Additional Twitter employees were terminated Thursday as part of ongoing, rolling layoffs under new owner Elon Musk, including from the public policy and media and entertainment teams, according to tweets from affected employees.
As part of Thursday’s layoffs, the members of Twitter’s public policy team who had remained following last month’s mass layoffs were again cut down by about half to around 15 employees, a former Twitter employee with knowledge of the layoffs told CNN.
Among the public policy team’s responsibilities are working with outside advisory groups such as the Twitter Trust and Safety Council, which the company disbanded earlier this month. It also manages human rights programs to protect vulnerable users like activists, engages in transparency efforts, works with government agencies and helps to ensure compliance with global regulations. The public policy team had more than 60 employees prior to Musk’s takeover, the former employee said.
Thursday’s exits come after Musk laid off about half of Twitter’s workforce last month shortly after his takeover, and later pushed out additional employees, including through an ultimatum requiring them to work “hardcore” or exit the company. Musk’s team — seeking to cut costs at the struggling company that the billionaire purchased for $44 billion — has continued to lay off hundreds of additional Twitter staff since then, including top engineering and legal talent, according to the former employee and multiple recent reports.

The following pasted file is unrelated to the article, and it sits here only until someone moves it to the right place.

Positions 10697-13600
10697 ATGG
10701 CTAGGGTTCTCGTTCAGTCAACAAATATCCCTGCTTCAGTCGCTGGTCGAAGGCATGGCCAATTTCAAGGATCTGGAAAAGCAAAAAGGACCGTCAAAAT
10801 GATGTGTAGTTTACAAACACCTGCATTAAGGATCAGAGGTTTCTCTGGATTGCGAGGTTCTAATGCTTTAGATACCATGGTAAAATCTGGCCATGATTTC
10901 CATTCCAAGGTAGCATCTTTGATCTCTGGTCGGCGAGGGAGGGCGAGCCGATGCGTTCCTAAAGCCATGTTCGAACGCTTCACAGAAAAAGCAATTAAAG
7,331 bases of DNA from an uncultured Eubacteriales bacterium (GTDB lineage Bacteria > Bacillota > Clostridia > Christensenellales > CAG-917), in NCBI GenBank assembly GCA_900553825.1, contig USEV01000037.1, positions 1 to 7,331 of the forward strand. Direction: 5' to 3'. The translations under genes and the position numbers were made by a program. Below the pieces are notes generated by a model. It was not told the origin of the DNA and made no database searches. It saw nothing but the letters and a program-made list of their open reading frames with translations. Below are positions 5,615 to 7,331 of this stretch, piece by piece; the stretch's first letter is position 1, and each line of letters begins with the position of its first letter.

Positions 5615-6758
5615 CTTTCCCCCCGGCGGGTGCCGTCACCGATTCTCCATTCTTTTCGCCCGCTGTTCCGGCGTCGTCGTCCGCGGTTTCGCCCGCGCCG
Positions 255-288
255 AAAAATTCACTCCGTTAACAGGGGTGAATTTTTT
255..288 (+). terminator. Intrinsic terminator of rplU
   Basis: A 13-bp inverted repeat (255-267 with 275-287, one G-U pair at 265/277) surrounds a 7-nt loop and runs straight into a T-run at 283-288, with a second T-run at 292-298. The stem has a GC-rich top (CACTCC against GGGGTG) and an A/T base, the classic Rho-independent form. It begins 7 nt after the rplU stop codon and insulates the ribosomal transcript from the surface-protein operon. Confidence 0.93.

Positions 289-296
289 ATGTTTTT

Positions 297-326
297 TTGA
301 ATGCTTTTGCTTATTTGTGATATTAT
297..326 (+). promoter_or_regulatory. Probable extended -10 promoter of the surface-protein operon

More than 100 former Twitter employees have filed demands for arbitration or are participating in proposed class action lawsuits related to the layoffs.
The latest round of layoffs could further affect Twitter’s ability to protect key users and comply with regulations amid heightened scrutiny of the company following Musk’s takeover.
Thierry Breton, a top EU official, warned Musk in a meeting last month that the social media platform must take significant steps to comply with EU content moderation laws, and that European officials will be monitoring closely for compliance. Musk has agreed to let EU officials “stress test” the social media platform for compliance with the Digital Services Act, Europe’s new platform regulation, early next year.
Twitter also continues to struggle with the exit of many of its advertisers, which provide most of the company’s revenue. As of December 17, 72 of Twitter’s top 100 advertisers had paused ad campaigns on the platform, according to a review by digital marketing intelligence firm Pathmatics, which it provided to CNN.
In the meantime, Musk may be considering finding someone else to head the social platform, after Twitter users voted over the weekend for him to step down as CEO. Musk tweeted this week that he would leave the top role “as soon as I find someone foolish enough to take the job!”